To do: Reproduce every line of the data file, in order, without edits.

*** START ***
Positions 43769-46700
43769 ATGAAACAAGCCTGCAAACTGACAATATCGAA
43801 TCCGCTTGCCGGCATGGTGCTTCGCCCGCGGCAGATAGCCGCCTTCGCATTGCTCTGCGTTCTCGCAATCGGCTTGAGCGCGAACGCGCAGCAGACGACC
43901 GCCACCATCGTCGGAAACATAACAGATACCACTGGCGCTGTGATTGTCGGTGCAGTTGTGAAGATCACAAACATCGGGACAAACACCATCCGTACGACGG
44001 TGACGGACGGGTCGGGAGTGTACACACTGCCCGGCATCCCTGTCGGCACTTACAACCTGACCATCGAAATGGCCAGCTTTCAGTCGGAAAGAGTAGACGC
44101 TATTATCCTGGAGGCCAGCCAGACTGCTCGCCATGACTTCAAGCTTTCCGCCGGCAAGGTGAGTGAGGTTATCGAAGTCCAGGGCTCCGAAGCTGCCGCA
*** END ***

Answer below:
Positions 43769-46700
43769 ATGAAACAAGCCTGCAAACTGACAATATCGAA
43801 TCCGCTTGCCGGCATGGTGCTTCGCCCGCGGCAGATAGCCGCCTTCGCATTGCTCTGCGTTCTCGCAATCGGCTTGAGCGCGAACGCGCAGCAGACGACC
43901 GCCACCATCGTCGGAAACATAACAGATACCACTGGCGCTGTGATTGTCGGTGCAGTTGTGAAGATCACAAACATCGGGACAAACACCATCCGTACGACGG
44001 TGACGGACGGGTCGGGAGTGTACACACTGCCCGGCATCCCTGTCGGCACTTACAACCTGACCATCGAAATGGCCAGCTTTCAGTCGGAAAGAGTAGACGC
44101 TATTATCCTGGAGGCCAGCCAGACTGCTCGCCATGACTTCAAGCTTTCCGCCGGCAAGGTGAGTGAGGTTATCGAAGTCCAGGGCTCCGAAGCTGCCGCA